The Pipet Belvedere is an impressive viewpoint looking out over the city of Vienne with the majestic River Rhone in the background, flowing below the hills with their famous vineyards.
Enjoying a special place in the Vienne landscape on the steep Pipet hillside, the site was first developed in Roman times. It has played a part in the transformations of the town, first housing a holy sanctuary, a fortress and today's chapel.
In Roman times, a platform measuring over 120 m in length was considered as a holy area with temples and statues of gods. It formed a cultural space with architectural links to the theatre. The theatre terraces were built against the outcrop of the rock below. The importance of the masonry work supporting the esplanade can still be seen in Montée Saint-Marcel and Rue de la Gère.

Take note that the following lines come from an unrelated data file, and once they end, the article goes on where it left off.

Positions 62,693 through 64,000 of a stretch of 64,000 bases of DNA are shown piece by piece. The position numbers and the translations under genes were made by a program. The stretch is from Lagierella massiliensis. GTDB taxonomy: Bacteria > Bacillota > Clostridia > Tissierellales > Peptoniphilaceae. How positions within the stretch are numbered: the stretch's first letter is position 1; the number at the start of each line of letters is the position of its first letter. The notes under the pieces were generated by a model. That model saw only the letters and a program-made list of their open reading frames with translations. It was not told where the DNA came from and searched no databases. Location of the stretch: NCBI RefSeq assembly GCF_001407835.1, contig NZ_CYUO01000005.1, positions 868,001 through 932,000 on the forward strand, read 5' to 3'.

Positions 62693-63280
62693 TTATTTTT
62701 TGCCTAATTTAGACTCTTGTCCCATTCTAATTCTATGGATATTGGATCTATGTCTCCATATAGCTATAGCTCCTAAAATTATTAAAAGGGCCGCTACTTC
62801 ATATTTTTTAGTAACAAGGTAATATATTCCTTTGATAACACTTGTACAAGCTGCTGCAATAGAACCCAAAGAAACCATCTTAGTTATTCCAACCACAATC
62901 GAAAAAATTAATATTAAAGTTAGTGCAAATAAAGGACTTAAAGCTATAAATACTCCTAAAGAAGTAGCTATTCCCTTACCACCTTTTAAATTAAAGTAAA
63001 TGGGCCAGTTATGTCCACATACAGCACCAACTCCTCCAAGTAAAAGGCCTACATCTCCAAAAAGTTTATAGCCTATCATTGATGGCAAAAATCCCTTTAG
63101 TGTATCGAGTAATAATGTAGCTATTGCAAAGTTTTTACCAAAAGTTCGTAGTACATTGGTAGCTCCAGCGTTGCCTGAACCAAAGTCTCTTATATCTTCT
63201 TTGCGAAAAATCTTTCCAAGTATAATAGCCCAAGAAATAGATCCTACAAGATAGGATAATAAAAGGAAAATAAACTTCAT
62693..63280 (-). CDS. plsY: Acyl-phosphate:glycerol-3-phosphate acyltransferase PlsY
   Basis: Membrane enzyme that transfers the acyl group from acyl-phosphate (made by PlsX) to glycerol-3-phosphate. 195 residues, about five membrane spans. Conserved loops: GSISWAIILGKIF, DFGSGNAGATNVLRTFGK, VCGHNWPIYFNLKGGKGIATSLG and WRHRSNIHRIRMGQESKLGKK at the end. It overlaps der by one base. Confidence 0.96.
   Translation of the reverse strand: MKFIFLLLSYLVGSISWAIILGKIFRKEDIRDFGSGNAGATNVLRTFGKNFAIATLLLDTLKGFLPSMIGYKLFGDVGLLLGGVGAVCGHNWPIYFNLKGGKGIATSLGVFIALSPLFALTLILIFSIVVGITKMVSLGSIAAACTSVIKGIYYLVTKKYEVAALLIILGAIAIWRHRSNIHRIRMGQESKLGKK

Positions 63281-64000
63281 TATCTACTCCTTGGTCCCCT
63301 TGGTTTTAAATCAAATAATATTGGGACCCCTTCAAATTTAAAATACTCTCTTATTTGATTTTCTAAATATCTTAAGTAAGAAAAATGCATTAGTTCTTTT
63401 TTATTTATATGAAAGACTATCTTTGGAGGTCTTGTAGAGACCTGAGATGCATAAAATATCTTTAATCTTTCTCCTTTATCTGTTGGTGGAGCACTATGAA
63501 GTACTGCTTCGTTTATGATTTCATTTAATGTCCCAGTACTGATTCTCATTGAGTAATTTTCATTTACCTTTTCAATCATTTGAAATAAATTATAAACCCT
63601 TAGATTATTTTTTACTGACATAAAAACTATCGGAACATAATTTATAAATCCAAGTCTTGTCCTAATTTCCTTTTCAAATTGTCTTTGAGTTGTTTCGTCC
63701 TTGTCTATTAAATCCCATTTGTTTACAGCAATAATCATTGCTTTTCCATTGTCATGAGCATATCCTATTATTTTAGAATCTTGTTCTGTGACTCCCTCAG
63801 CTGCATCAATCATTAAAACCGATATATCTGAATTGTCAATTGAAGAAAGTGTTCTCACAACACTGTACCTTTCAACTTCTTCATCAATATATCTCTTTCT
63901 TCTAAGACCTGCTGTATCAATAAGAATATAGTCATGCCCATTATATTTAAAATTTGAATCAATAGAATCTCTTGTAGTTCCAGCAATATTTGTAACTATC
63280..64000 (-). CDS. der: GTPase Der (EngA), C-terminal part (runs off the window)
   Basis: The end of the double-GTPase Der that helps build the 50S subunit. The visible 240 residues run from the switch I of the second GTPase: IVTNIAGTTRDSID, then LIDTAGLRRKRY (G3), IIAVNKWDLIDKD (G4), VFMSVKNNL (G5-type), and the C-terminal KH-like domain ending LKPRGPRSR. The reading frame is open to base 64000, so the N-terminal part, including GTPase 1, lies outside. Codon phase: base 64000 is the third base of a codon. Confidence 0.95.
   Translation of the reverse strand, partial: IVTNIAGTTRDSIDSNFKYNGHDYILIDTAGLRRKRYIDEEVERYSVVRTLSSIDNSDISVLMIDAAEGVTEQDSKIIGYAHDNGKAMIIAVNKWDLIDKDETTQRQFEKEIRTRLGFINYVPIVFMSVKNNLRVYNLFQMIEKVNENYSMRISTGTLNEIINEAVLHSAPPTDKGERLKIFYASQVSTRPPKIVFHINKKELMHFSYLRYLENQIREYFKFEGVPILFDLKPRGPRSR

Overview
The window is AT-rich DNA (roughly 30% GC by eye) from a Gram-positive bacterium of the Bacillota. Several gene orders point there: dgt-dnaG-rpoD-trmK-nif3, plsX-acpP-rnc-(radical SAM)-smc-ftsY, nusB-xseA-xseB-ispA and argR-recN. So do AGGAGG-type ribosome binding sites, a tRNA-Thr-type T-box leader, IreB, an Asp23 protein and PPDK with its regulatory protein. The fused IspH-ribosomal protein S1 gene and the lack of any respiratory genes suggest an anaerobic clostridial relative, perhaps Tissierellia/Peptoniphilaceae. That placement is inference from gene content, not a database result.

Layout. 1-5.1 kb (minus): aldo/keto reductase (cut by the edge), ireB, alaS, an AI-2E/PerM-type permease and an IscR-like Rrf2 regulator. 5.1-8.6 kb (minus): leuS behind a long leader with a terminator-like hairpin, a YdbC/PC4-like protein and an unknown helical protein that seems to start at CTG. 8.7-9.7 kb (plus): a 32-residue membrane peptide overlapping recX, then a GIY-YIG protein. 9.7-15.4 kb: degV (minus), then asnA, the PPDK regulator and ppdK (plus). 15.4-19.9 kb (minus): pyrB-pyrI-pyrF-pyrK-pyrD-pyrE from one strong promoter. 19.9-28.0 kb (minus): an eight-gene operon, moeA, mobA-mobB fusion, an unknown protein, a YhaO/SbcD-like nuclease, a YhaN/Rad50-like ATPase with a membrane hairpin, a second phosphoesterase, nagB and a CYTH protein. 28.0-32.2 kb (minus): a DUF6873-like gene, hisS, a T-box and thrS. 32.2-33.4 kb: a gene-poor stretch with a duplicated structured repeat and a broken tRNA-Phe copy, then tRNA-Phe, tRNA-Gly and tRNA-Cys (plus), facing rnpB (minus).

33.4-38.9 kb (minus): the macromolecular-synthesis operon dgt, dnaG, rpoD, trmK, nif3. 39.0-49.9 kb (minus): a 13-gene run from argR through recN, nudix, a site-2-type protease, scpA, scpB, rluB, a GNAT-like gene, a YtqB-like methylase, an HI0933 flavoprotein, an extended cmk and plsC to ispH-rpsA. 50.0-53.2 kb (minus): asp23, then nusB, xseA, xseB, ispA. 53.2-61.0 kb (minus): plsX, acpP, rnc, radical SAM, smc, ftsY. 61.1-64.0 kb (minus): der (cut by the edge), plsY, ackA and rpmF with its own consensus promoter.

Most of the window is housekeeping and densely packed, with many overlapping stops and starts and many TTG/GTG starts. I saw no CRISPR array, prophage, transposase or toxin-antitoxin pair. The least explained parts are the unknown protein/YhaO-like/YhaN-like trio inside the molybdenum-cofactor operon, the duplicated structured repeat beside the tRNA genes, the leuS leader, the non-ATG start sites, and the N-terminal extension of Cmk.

The Pipet fortress was once a possession of the kings of Burgundy. It was given to the Church of Vienne in 1023. The fortress was often the scene of power struggles. Its commanding location made it highly fought over down the ages.
A decree of January 1633 concerning the castles and fortresses in the Dauphiné led to the destruction of the Pipet fortifications, despite the protests of the Vienne canons who had owned them since the 13th century.
In the 19th century, the inhabitants of Vienne wanted to dedicate a landmark to the Virgin Mary. A brick tower crowned with a Volvic stone statue was first built (1857-1858), then a pilgrimage chapel was constructed in honour of Our Lady of La Salette in 1873.
From 01/01 to 31/12, daily between 6 am and 9 pm.
- Town location
- Public WC
- Car park
- Orientation board
- Pets welcome
- Tourist routes
- Tour free of charge
- Guided tours
- Spot photo
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It was built between 40 and 50 AD around the Pipet hill. The theatre is considered as one of the most...
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